Job

(o long). The personification of poverty and patience. “Patients as Job,” in allusion to the patriarch whose history is given in the Bible.

Poor as Job.
Referring to the patriarch when he was by Satan deprived of all his worldly possessions.

“I am as poor as Job, my lord, but not so patient.” -

Shakespeare: 2 Henry IV., i. 2.

Job's Comforter

One who pretends to sympathise in your grief, but says that you brought it on yourself; thus in reality adding weight to your sorrow. (See above.)

Job's wife. Some call her Rahmat, daughter of Ephraim, son of Joseph; and others call her Makhir, daughter of Manasses. (Sale: Korân xxi., note.)

She is also called by some Sitis; and a tradition exists that Job, at the command of God, struck the earth with his foot from the dunghill where he lay, and instantly there welled up a spring of water with which his wife washed his sores, and they were miraculously healed. (Korân, xxxvi. 41.)

Job's Pound

Bridewell; prison.

Job

(o short) A job is a piece of chance work; a public work or office not for the public benefit, but for the profit of the person employed; a sudden blow or “dig” into one.

A bad job.
An unsuccessful work; one that brings loss instead of profit; a bad speculation. To do the job for one. To kill him.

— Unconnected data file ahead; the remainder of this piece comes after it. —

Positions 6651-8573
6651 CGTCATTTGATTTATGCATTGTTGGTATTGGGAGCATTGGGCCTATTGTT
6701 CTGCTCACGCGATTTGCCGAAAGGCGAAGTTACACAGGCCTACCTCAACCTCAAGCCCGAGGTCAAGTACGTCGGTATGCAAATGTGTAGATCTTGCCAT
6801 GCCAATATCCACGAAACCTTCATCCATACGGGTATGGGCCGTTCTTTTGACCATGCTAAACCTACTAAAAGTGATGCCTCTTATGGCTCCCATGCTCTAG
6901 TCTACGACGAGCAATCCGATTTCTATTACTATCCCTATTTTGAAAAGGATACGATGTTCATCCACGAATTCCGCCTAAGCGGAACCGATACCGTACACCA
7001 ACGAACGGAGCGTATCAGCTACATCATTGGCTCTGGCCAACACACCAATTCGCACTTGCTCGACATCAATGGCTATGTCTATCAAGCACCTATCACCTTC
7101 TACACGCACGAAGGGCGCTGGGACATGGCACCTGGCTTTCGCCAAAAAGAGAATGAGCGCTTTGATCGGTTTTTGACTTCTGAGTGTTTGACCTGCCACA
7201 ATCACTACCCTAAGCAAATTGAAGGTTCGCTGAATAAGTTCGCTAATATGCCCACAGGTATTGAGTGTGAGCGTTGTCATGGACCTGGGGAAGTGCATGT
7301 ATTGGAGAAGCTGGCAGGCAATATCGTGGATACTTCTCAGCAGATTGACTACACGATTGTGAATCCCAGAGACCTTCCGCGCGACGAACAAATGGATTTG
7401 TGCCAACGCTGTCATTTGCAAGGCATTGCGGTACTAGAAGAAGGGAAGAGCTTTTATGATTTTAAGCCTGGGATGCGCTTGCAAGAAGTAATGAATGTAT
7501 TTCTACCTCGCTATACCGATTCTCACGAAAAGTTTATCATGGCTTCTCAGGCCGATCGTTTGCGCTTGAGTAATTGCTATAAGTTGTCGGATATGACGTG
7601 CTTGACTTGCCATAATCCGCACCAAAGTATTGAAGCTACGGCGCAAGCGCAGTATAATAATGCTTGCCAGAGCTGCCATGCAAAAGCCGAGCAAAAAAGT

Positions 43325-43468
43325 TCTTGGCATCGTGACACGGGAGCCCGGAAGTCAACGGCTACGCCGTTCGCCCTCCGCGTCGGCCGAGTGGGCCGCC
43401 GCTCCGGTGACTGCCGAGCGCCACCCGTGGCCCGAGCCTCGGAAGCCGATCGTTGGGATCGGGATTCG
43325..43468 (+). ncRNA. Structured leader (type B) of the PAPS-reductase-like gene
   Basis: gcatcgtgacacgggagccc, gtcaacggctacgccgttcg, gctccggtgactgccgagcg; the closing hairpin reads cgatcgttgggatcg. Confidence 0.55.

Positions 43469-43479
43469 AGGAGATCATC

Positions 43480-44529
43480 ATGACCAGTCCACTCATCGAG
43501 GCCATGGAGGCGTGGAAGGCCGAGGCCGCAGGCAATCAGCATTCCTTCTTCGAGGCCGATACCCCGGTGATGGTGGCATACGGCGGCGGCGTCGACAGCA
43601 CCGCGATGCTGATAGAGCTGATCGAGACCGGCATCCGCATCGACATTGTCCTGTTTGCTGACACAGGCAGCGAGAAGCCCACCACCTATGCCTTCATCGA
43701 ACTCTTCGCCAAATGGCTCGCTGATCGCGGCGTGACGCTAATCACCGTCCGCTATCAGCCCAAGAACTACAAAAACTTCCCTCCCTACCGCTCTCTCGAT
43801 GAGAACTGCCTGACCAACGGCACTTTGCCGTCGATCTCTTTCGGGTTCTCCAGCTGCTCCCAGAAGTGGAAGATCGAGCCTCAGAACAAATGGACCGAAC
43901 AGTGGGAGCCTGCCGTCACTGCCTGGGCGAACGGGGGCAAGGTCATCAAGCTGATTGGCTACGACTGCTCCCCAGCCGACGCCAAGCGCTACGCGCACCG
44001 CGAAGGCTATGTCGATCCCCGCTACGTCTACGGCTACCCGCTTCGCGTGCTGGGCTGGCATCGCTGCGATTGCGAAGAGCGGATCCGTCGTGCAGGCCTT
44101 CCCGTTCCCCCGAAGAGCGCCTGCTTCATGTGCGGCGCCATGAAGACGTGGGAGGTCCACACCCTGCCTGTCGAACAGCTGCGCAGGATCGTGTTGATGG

Job

(o short). A ministerial job. Sheridan says: “Whenever any emolument, profit, salary, or honour is conferred on any person not deserving it—that is a job; if from private friendship, personal attachment, or any view except the interest of the public, anyone is appointed to any public office ... that is a job.”

No cheek is known to blush, or heart to throb,
Save when they lose a question or a job.

Pope: Essay on Criticism, i. 104.

Job Lot

(A). A lot of miscellaneous goods to be sold a bargain.

Jobs

A printer's phrase to designate all kinds of work not included in the term “book-work.” The French call such work ouvrage de ville.

Allied to the Latin, op[us]; Spanish, ob[ra]; French, ouv[rage]; the r occurs in the genitive case, oper[is].

Job

(To). To strike. To give one a “job in the eye” is to give one a blow in the eye; and to “job one in the ribs” is to strike one in the ribs, to stab one in the ribs. Job and probe seem to be very nearly allied. Hallivell gives the word “stop,” to poke or thrust, which is allied to stab.

Source: Dictionary of Phrase and Fable, E. Cobham Brewer, 1894
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